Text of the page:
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The rate of flow of liquid through a capillary tube of radius r is v when pressure difference across the two ends of the capillary is p. If pressure is increased by 3p and radius is decreased to r/2, find the new rate of flow.`

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closed as off-topic by AccidentalFourierTransform, sammy gerbil, Jon Custer, Kyle Kanos, John Rennie Feb 26 '17 at 14:16

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The relationship between pressure drop and flow rate for viscous flow through a tube is $$\Delta p=\eta \left(\frac{4L}{D}\right)\left(\frac{32Q}{\pi D^3}\right)$$ where $\eta$ is the viscosity and Q is the volumetric throughput rate. If D is halved, then $D^4$ is 1/16 as high. So, 4 x (1/16) = 1/4. Q will be 1/4 as large.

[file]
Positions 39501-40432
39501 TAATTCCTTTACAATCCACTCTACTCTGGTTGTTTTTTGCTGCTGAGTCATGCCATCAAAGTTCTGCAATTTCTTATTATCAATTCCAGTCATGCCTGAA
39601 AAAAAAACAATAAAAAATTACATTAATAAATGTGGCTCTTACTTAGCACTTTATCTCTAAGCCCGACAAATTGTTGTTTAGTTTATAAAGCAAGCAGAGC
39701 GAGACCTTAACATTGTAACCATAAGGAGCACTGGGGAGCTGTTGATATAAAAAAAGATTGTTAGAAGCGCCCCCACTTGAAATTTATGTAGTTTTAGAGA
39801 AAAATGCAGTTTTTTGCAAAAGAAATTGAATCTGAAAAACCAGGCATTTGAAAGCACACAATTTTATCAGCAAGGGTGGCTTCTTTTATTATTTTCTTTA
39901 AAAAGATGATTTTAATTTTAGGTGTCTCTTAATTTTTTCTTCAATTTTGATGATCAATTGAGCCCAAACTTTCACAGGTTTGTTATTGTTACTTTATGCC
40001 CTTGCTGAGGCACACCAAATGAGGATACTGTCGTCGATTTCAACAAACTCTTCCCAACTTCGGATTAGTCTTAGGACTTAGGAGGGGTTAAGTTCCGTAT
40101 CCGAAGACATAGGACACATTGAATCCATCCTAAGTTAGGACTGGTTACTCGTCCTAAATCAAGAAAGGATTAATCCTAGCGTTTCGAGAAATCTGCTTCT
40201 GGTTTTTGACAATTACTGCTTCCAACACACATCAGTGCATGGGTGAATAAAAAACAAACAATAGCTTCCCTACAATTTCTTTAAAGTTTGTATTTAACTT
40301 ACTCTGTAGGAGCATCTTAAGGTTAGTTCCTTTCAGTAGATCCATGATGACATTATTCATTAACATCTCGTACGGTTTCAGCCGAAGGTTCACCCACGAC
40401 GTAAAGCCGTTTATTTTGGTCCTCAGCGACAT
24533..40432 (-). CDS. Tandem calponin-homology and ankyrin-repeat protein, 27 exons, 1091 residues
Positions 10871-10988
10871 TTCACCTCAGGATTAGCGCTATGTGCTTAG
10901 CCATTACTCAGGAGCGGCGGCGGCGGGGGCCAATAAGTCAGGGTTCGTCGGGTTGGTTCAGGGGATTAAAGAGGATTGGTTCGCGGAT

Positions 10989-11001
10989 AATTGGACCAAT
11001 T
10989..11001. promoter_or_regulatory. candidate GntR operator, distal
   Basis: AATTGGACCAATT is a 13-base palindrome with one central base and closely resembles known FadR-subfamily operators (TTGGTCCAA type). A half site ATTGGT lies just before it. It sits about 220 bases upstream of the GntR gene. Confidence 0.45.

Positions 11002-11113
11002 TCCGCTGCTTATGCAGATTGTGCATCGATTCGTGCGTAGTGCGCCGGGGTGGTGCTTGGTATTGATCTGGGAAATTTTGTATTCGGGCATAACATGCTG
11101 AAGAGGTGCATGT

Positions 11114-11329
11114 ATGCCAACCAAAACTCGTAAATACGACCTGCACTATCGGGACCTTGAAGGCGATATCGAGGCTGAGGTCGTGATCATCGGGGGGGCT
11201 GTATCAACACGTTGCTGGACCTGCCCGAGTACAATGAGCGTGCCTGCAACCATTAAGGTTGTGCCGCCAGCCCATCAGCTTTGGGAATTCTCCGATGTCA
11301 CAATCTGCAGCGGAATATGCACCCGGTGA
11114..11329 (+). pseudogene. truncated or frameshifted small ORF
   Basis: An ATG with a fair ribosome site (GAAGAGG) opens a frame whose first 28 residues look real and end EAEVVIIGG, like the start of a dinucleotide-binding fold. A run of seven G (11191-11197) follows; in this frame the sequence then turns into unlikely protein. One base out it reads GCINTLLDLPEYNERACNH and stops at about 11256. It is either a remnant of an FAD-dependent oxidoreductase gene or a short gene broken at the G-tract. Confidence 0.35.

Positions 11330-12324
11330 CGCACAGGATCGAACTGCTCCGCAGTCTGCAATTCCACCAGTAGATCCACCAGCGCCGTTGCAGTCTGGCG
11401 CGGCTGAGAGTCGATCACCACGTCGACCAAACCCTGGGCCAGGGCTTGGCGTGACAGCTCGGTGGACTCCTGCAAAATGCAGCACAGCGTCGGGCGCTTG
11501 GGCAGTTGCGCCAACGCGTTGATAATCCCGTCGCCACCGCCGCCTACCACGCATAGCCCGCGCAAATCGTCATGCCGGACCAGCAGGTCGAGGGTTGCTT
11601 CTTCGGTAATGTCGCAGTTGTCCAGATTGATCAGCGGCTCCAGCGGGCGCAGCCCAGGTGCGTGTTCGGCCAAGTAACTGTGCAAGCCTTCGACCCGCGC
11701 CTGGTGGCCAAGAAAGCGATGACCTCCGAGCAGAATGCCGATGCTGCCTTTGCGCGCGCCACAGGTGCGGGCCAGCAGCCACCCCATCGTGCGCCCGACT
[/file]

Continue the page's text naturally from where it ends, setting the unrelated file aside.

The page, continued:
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  • $\begingroup$ can you pleasetell where did I went wrong in my answer ?I would really appreciate it. $\endgroup$ – ATHARVA Feb 26 '17 at 1:13
  • $\begingroup$ You went wrong when you tried to solve it using Bernoulli's equation. For an inviscid fluid (which Bernoulli's equation describes) the pressure drop in a straight pipe or capillary is zero. $\endgroup$ – Chet Miller Feb 26 '17 at 12:09
  • $\begingroup$ I did not get it why is the pressure drop zero?. Thanks for the response. $\endgroup$ – ATHARVA Feb 26 '17 at 12:11
  • $\begingroup$ is it because,. As viscosity is zero no viscous force will be there. And viscous force is the reason for pressure drop in tube. $\endgroup$ – ATHARVA Feb 26 '17 at 12:23
  • $\begingroup$ Sure. That is the reason. $\endgroup$ – Chet Miller Feb 26 '17 at 12:25

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